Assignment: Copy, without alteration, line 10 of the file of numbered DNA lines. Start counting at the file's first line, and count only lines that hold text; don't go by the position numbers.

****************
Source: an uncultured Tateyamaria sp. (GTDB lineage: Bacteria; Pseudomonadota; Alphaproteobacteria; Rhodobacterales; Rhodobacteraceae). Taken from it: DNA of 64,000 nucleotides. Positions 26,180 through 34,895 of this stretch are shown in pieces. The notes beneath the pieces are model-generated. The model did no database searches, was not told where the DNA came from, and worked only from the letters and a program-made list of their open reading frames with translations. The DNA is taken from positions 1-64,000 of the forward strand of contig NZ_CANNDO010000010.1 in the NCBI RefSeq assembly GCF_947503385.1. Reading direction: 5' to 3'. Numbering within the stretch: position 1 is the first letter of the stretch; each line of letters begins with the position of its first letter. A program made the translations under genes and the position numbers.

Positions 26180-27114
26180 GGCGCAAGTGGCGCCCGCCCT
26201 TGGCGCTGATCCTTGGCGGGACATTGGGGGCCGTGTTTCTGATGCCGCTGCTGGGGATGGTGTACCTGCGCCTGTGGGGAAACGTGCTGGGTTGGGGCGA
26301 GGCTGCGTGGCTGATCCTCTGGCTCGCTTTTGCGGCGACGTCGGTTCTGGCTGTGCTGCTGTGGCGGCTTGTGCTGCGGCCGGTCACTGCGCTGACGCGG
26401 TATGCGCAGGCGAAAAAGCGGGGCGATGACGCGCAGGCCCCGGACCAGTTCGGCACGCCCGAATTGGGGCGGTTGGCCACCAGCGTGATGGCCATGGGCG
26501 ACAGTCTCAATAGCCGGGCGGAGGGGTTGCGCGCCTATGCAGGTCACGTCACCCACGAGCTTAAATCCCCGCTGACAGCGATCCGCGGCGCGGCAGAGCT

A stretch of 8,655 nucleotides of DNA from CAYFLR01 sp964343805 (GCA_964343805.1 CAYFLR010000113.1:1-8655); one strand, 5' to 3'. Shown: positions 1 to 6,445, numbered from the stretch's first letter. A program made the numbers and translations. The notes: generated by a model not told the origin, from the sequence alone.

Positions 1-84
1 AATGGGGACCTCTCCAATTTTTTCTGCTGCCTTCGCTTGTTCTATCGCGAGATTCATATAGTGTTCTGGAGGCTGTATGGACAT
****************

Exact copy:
1 AATGGGGACCTCTCCAATTTTTTCTGCTGCCTTCGCTTGTTCTATCGCGAGATTCATATAGTGTTCTGGAGGCTGTATGGACAT